Study Reveals Cellular Processes That May Drive CLN5 Disease

Mutations affect fatty molecule metabolism, autophagy, oxidative stress

Marta Figueiredo, PhD avatar

by Marta Figueiredo, PhD |

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CLN5 disease, a form of late infantile Batten disease, disrupts fatty molecule balance and autophagy (the waste disposal system of cells), and increases cellular susceptibility to a type of damage called oxidative stress, according to data from preclinical models of the disease.

Also, many of the molecules whose levels were found to be altered in these models have also been previously implicated in other Batten types.

Two medications whose combination was previously shown to slow disease progression in preclinical models of juvenile Batten disease (also called CLN3 disease) were found to reduce fatty molecules and oxidative stress, and rescue motor impairment in models of CLN5 disease.

These findings shed light on CLN5 disease’s underlying molecular mechanisms and suggest common pathways across Batten forms that may be targeted by current or future therapies, the researchers noted.

The study, “Lysosomal Proteomics Links Disturbances in Lipid Homeostasis and Sphingolipid Metabolism to CLN5 Disease,” was published in the journal Cells.

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Batten disease, also known as neuronal ceroid lipofuscinoses (NCLs), is caused by mutations in at least 13 different genes. These mutations lead to the toxic accumulation of waste molecules inside lysosomes — the recycling compartments of cells — mainly in brain cells, leading to nerve cell damage and death.

Mutations in the gene CLN5, which provides instructions to produce a lysosomal protein of the same name, are the cause of CLN5 disease. While the CLN5 protein is thought to interact with proteins that are faulty in other Batten forms, its function remains largely unclear.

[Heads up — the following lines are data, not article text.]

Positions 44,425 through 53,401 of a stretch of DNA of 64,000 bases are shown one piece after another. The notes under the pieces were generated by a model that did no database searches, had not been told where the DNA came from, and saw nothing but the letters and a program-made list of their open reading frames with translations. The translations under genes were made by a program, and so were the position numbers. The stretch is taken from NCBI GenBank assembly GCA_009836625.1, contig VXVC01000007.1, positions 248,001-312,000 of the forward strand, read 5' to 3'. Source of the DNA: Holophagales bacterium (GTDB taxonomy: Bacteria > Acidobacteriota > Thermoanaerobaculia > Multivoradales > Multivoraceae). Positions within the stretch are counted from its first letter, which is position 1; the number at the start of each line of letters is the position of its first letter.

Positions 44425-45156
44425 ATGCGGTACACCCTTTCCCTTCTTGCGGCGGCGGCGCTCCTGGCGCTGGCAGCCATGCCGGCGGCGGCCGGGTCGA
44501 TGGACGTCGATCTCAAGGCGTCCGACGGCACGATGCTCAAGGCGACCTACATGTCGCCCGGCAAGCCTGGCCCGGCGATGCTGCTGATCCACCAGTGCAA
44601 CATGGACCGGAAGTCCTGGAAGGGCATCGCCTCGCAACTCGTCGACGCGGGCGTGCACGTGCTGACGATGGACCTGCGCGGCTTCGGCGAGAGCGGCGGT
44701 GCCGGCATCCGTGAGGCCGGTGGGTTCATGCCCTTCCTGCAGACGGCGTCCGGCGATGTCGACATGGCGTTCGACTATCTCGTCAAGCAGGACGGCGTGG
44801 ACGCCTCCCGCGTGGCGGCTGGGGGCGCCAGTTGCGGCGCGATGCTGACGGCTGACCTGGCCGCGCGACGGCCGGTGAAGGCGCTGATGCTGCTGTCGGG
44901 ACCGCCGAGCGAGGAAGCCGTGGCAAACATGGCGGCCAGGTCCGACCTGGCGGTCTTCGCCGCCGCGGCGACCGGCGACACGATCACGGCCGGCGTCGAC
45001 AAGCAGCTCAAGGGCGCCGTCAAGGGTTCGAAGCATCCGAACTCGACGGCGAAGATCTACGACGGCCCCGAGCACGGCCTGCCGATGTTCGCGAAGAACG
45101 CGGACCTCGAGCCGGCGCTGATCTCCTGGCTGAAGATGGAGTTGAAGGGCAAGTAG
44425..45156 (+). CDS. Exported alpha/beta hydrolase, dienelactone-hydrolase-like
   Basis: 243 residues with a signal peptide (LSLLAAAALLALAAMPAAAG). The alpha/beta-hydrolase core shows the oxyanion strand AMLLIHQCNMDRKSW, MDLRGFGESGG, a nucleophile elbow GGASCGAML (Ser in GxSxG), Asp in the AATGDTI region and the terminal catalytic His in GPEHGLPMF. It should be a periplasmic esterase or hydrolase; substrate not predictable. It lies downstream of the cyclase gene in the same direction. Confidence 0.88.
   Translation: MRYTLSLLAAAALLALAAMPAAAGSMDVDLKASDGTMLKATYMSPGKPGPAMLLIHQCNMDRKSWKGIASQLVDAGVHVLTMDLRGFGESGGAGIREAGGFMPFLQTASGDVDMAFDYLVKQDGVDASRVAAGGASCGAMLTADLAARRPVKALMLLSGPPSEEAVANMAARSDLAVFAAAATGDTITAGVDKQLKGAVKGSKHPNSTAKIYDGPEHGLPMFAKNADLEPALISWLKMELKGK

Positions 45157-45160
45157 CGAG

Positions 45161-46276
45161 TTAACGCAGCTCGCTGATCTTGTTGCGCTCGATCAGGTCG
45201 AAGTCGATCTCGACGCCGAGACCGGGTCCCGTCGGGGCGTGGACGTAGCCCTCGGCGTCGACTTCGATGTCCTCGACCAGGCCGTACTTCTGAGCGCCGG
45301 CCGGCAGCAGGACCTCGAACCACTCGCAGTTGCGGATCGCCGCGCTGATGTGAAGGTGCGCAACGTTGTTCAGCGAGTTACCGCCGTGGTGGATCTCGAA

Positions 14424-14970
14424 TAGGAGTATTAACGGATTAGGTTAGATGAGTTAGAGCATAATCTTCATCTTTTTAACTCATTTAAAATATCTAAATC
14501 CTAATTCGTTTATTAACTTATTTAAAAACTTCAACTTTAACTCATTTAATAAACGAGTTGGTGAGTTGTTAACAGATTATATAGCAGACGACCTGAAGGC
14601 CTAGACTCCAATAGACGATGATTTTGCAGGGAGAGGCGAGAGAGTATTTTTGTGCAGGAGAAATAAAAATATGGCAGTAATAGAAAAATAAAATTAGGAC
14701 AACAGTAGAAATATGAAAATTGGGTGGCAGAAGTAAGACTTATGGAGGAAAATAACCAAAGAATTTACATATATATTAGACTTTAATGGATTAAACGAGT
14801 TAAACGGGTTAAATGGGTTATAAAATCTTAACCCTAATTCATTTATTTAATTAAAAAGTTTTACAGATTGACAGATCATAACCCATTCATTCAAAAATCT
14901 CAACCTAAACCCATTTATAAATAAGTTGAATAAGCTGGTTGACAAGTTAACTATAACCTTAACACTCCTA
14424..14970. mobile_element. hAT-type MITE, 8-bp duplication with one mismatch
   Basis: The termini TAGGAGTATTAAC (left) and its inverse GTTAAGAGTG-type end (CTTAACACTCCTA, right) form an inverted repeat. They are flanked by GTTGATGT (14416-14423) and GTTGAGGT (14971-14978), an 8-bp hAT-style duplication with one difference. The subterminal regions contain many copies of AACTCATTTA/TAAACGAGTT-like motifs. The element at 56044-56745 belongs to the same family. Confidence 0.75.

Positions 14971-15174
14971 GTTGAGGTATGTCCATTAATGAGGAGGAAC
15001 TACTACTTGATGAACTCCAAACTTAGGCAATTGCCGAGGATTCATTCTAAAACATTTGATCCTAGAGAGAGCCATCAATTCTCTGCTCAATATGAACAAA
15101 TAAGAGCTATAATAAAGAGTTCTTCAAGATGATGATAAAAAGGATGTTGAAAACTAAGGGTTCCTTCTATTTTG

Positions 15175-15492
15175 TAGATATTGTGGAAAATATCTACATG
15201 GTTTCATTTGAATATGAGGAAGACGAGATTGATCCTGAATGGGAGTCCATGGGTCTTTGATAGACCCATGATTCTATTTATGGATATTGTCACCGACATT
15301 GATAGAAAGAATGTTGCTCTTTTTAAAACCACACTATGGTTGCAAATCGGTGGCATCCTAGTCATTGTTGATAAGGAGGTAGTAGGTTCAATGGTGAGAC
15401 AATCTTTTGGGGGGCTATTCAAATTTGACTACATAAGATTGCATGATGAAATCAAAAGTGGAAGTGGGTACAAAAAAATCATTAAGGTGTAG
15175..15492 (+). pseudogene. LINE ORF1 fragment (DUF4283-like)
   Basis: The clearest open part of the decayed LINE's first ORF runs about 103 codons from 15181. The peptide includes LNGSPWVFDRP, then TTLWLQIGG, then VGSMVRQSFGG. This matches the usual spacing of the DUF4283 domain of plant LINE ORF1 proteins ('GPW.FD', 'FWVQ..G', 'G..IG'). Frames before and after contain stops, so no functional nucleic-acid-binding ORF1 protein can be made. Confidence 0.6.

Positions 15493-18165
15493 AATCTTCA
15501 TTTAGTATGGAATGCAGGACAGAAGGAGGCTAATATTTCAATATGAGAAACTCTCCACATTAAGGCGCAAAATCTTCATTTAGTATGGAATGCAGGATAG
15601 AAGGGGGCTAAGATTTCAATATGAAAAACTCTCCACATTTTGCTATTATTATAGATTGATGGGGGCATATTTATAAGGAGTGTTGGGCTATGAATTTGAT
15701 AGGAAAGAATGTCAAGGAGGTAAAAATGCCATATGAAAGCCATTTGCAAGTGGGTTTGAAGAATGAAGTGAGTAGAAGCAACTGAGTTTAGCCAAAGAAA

Previous studies in preclinical models of the disease suggest that this protein is involved in the function and movement of lysosomes within cells, metabolism of fatty molecules, mitochondrial function, autophagy, and oxidative stress.

What’s the link between autophagy and oxidative stress?

Mitochondria produce energy for cells, while autophagy is the process by which cells break down and recycle old or faulty proteins and components they no longer need, preventing their potentially toxic accumulation.

Oxidative stress is a type of cellular damage resulting from an imbalance between the production of potentially harmful oxidant molecules (mainly derived from mitochondrial function) and the ability of cells to clear them with antioxidants.

Autophagy is a major cellular defense against oxidative stress and toxic accumulation of molecules.

In the new study, a team of researchers in Italy and Finland set out to evaluate the effects of CLN5 mutations on the levels of proteins located in lysosomes and to identify the most affected cellular mechanisms.

The best candidates identified through analyses of more than 1,100 proteins in CLN5-deficient mice and lab-grown cells were further validated in several disease models. These included lab-grown cells from CLN5 disease patients, neuron-like cells lacking CLN5, and brain sections of CLN5-deficient mice.